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What is the Popular 23 Types Composite CNC machining Materials

CNC machining Materials

Composites fill a gap where other materials fall short. Composite materials consist of at least two components: the reinforcement, which adds specific mechanical qualities like stiffness or strength, and the matrix material, which binds everything together. These materials combine the best qualities of their constituent materials, creating a new material that surpasses the limitations of any single component on its own. Each composite material has a unique set of properties, pros, cons, and ideal applications.

This article will look at 23 different types of composite materials. We will define them, discuss properties that make them unique, examine their pros and cons, and more.

1. Concrete
Concrete is a very popular composite material for construction projects. It employs cement as a binder which is mixed with water and aggregates like: sand, gravel, or crushed stone. This mixture, when hardened, transforms into a durable stone-like material. Rebar is often incorporated into concrete structures for added strength. Concrete’s biggest advantage is its excellent compressive strength. However, it tends to be brittle and weak in tension. Cracks may develop during curing due to tension stress and shrinkage, allowing moisture infiltration that causes metal reinforcements inside to corrode, which can weaken the structure over time.

Concrete’s popularity stems from its availability, durability, and the established process for making it. It’s valued in structures such as buildings, bridges, and roads for its affordability, fire resistance, and moldability. However, it can be damaged by freeze-thaw cycles and harsh chemicals. While concrete is incredibly versatile and strong in compression, it needs reinforcement to make its tensile strength more comparable to steel or wood. Despite that, it’s still the go-to material for large-scale construction projects because it’s so cost-efficient.

2. Plywood
Plywood is an engineered wood product made by gluing multiple layers of wood veneer together. The grain of each layer is oriented perpendicular to the adjacent ones. This cross-graining (or cross-lamination) technique enhances the material’s strength, stability, durability, and resistance to expansion, shrinkage, warping, and splitting, especially when nailed at the edges. Figure 1 below shows the cross-graining technique:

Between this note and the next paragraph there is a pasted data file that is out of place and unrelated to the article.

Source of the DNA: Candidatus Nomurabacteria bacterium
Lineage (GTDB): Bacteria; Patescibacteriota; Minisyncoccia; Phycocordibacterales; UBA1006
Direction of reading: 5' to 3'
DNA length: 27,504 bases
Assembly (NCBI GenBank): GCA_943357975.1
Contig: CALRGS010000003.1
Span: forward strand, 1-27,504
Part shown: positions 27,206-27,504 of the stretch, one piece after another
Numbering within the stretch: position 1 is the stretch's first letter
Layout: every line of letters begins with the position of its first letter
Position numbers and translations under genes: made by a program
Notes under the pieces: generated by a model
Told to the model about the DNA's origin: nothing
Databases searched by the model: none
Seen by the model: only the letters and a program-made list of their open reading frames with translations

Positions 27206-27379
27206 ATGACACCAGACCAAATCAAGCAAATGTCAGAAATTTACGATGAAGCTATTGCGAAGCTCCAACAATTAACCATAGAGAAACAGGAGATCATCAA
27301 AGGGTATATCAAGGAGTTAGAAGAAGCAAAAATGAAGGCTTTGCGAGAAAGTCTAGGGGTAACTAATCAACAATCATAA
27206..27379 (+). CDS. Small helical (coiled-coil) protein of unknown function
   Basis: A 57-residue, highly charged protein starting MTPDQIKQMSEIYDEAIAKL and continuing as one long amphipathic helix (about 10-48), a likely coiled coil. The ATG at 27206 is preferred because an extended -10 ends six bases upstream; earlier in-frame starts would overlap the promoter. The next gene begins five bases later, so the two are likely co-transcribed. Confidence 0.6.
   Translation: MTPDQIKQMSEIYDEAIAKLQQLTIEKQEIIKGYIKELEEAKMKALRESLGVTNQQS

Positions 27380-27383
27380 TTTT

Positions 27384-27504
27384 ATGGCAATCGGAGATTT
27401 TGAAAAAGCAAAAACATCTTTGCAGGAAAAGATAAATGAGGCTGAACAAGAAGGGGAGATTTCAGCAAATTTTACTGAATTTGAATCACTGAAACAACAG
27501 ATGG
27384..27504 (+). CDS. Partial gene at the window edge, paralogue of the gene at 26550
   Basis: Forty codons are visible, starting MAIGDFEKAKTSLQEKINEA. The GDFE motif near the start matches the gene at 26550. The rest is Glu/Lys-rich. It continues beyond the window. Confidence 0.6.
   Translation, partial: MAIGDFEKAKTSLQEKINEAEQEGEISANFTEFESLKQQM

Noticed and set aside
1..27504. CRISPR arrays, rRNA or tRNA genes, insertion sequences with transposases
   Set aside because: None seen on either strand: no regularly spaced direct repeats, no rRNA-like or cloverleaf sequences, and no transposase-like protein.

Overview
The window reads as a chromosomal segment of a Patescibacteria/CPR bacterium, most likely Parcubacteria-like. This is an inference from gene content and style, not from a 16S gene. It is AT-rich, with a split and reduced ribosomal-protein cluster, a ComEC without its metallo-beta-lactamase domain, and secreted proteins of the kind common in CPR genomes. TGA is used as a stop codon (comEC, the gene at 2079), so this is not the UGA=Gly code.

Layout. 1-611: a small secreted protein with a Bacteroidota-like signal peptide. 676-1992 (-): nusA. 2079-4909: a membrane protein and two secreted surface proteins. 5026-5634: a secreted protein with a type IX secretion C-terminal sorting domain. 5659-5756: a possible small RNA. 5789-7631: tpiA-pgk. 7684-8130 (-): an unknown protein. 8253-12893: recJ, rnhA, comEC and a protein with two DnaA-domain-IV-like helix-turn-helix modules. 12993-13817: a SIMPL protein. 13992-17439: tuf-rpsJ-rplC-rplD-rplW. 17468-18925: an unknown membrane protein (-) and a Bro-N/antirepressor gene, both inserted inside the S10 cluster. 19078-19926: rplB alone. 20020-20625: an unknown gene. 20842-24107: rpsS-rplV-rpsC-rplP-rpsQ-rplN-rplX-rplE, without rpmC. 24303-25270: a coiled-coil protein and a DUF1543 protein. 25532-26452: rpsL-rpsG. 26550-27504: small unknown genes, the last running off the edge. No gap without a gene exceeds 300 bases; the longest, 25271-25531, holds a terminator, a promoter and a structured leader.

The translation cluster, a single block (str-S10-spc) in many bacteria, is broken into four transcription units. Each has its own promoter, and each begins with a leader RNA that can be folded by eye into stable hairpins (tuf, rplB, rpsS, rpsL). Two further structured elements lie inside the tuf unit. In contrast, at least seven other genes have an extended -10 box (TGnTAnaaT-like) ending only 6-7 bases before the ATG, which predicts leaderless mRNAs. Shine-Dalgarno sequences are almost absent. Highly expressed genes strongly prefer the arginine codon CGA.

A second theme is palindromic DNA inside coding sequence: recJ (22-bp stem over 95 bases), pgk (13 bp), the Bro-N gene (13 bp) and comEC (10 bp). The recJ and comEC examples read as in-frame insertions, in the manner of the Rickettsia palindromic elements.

plywood illustration
Illustration of plywood’s cross-graining technique. Image Credit:
Plywood is made of at least three layers, or veneers, made from various woods and adhesives to give the final product-specific attributes. It always contains an odd number of layers to prevent warping and ensure stability. The sheets of wood are bonded together with heat and pressure.

The main types of plywood are: softwood and hardwood. The softwood type is made from; redwood, fir, spruce, cedar, or pine. It is typically used for industrial and construction purposes. Hardwood plywood, on the other hand, is made from dicot trees like: beech, oak, or mahogany. They are used for more demanding applications, such as heavy-duty floor and wall structures. Hardwoods are strong, stiff, durable, and resistant to creep.

While plywood is more resistant to moisture and deformation than ordinary wood, it is not entirely waterproof and can delaminate over time if exposed to excessive moisture. In comparison to solid wood or other wood composite materials like MDF (medium-density fiberboard), plywood offers a unique balance of strength, cost, and durability. It is a popular choice in both construction and furniture industries.

3. Fiber
Fiber refers to fine strands of materials such as glass, carbon, or flax which are used to reinforce other materials. Fibers are selected for their specific properties, such as high tensile strength, low weight, or corrosion resistance. They are embedded within a matrix (like resin) to form fiber-reinforced composites. These composites are engineered to achieve superior strength, durability, and flexibility compared to the base material alone. Applications of fiber composites span many industries — including automotive, aerospace, sporting goods, and construction — that need strong but lightweight materials. This method of construction shows its value by enhancing the physical properties of the matrix materials. However, the cost can vary significantly depending on the type of fiber used, with carbon fibers being more expensive than glass or natural fibers. Each fiber type offers unique benefits. For instance, carbon fibers provide unparalleled strength and stiffness, while natural fibers are cheaper and more environmentally friendly. The choice of fiber depends on the specific requirements of the application.

4. Fiberglass